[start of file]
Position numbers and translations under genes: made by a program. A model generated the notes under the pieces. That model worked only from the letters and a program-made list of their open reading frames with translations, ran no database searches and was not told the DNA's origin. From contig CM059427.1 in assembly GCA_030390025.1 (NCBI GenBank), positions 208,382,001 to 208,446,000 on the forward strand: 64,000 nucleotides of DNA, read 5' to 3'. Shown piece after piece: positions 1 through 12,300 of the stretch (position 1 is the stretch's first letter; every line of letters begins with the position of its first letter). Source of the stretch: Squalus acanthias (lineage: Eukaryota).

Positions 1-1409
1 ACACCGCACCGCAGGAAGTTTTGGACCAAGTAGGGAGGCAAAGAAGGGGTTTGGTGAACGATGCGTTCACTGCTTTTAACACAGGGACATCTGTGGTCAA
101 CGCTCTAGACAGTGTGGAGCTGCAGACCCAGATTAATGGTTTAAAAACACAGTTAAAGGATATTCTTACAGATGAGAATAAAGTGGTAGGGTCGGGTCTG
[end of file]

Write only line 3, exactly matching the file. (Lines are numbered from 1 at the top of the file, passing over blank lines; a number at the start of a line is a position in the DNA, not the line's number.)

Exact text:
1 ACACCGCACCGCAGGAAGTTTTGGACCAAGTAGGGAGGCAAAGAAGGGGTTTGGTGAACGATGCGTTCACTGCTTTTAACACAGGGACATCTGTGGTCAA